The Love Imbalance We Seek

By Ed Welch

How can we love people more than we want to be loved by them? At its heart, this is an issue of worship.

What church planters are after is a very simple imbalance, but it takes a lifetime to grow in: How can we love people more than we want to be loved by them?

That imbalance can be reflected in all kinds of ways: How can we desire to honor people more than we desire to be honored by them? How can we want to admire people more than we want to be admired by them?

We’re aiming for a subtle imbalance in what we hope to give to another and what we hope to receive. If we think about it in terms of percentages, my desire might be to love the person 51% and want to be loved by the person 49%. It doesn’t matter how much it is imbalanced, it’s simply that we want to maintain that imbalance.

I think that’s what it means to really be a human. We feel as though to be human means to be loved by other people, and certainly that’s part of our community. But when we look at the true human being, when we look at Christ himself, we clearly see the imbalance. That’s what church planters are aiming for – praying for – that they would love others more than they want to be admired by others.

At its heart, this is an issue of worship.

What happens in our heart is that good things grow into these mammoth proportions or, as the Old Testament says, good things grow into idolatrous proportions. And that’s the problem, when it moves from something we want to something we must have.

This is the nature of all matters of the heart. In its seed form, it’s something very appropriate. We absolutely should want to be loved by other people. We were forged in this context of love by our loving Father, and to be loved feels right and natural. To not want that would be a real problem that must be dealt with.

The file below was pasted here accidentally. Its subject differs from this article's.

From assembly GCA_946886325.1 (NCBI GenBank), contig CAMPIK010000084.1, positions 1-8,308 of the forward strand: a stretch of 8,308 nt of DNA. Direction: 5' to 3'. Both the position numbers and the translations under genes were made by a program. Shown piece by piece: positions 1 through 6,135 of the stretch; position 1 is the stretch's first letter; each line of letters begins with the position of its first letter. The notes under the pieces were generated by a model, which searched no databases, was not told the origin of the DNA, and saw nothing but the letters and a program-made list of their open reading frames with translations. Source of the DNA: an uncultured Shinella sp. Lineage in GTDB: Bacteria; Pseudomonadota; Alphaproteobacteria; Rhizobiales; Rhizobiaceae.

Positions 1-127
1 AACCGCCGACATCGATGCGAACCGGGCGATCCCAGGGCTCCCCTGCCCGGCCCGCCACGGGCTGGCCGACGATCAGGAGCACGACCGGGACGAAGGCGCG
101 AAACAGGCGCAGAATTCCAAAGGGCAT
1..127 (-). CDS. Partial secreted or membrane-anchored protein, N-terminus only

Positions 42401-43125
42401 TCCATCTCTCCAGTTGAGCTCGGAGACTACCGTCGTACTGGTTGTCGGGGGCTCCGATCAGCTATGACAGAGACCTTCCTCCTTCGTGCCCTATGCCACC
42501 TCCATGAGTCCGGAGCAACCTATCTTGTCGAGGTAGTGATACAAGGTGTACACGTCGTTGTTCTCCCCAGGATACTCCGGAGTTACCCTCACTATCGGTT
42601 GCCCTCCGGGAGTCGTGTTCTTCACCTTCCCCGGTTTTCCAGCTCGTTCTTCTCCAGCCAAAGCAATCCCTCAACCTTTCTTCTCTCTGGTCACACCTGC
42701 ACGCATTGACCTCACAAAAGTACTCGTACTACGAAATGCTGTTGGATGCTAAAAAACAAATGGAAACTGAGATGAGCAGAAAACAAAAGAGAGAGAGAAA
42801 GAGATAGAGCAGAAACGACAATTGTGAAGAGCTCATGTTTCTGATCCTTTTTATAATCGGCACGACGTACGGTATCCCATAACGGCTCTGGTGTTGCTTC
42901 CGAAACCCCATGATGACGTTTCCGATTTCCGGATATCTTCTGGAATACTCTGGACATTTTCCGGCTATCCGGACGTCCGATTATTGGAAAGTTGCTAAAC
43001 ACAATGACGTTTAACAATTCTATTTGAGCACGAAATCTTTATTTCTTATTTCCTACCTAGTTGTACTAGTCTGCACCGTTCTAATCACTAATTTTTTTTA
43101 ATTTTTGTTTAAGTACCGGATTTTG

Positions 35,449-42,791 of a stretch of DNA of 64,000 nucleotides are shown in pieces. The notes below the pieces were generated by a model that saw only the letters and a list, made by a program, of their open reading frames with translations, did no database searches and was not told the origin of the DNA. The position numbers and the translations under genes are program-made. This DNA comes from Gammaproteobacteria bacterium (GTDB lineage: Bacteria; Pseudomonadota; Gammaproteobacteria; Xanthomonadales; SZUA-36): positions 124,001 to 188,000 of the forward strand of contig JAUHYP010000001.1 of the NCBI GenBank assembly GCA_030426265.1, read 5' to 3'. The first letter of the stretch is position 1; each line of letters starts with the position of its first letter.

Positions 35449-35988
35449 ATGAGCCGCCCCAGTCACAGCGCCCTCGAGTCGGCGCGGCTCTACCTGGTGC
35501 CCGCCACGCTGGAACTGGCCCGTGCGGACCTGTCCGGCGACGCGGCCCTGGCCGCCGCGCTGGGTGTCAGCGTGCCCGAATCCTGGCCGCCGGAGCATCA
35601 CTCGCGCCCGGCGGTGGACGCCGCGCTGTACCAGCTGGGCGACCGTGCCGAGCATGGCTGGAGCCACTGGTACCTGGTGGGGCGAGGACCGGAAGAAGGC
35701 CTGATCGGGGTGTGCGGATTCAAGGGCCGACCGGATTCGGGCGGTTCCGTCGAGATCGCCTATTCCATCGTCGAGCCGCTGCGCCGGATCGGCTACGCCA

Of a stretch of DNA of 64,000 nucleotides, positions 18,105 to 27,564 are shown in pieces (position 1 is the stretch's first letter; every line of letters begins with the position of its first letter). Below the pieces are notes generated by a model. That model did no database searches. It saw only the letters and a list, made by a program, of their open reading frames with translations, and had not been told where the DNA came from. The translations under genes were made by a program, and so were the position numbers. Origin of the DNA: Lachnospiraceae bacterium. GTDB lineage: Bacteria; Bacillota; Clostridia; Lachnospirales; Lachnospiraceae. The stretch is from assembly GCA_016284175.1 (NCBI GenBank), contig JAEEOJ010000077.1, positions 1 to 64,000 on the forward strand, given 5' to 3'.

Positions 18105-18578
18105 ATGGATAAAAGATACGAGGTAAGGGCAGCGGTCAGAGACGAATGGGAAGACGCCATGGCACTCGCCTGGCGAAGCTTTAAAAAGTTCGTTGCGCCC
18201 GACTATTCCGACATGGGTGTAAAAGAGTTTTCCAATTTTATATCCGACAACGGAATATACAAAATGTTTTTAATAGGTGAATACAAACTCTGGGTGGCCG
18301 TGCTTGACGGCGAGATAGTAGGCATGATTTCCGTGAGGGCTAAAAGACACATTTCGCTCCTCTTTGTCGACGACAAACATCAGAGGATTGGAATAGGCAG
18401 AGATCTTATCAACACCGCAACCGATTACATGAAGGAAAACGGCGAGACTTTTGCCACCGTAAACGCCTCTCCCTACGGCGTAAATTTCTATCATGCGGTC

However, there is maximum level of desiring a positive response from others that is appropriate. That’s why we’re giving the 49% to the imbalance.

To want people to join us, appreciate us and see us as part of their community, those are all natural and good human things. Unfortunately, we’re too often aiming to have those things outweighed by our desires to love a person.

For example, I have a pastor friend who had some people who wanted to leave the church. They did it well and actually spoke to the pastor about it. This pastor’s concern was how they were going to be fed and cared for. His question was essentially: Where are you going to go and how can I help you to find a church home?

When he was telling me this story, I said to myself, “What planet is this man from?” Because it seemed so unusual but, at the same time, so right and so natural.

That kind of freedom is what we’re aiming for. Did it hurt that these people were leaving? Absolutely. Did he feel the sting of rejection? Did he notice this experience of failure rising up within him? Absolutely. But it was outweighed by this simple question: How can I love this person? What is in their best interest right now?

It was brilliant, it was beautiful, it was holy, it was impossible – and, by the Spirit’s power, that’s exactly what we’re aiming for.




Published January 5, 2022

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Ed Welch

Ed Welch is a counselor and faculty member at Christian Counseling & Educational Foundation in Glenside, Pennsylvania. He holds a Ph.D. in counseling (neuropsychology) from the University of Utah and a Master of Divinity degree from Biblical Theological Seminary. Ed has been counseling for more than 30 years and has written many books and articles on biblical counseling, including When People Are Big and God Is Small, Addictions: A Banquet in the Grave, and Side by Side: Walking with Others in Wisdom and Love. He and his wife, Sheri, have two married daughters and eight grandchildren. In his spare time, Ed enjoys spending time with his wife and extended family and playing his guitar.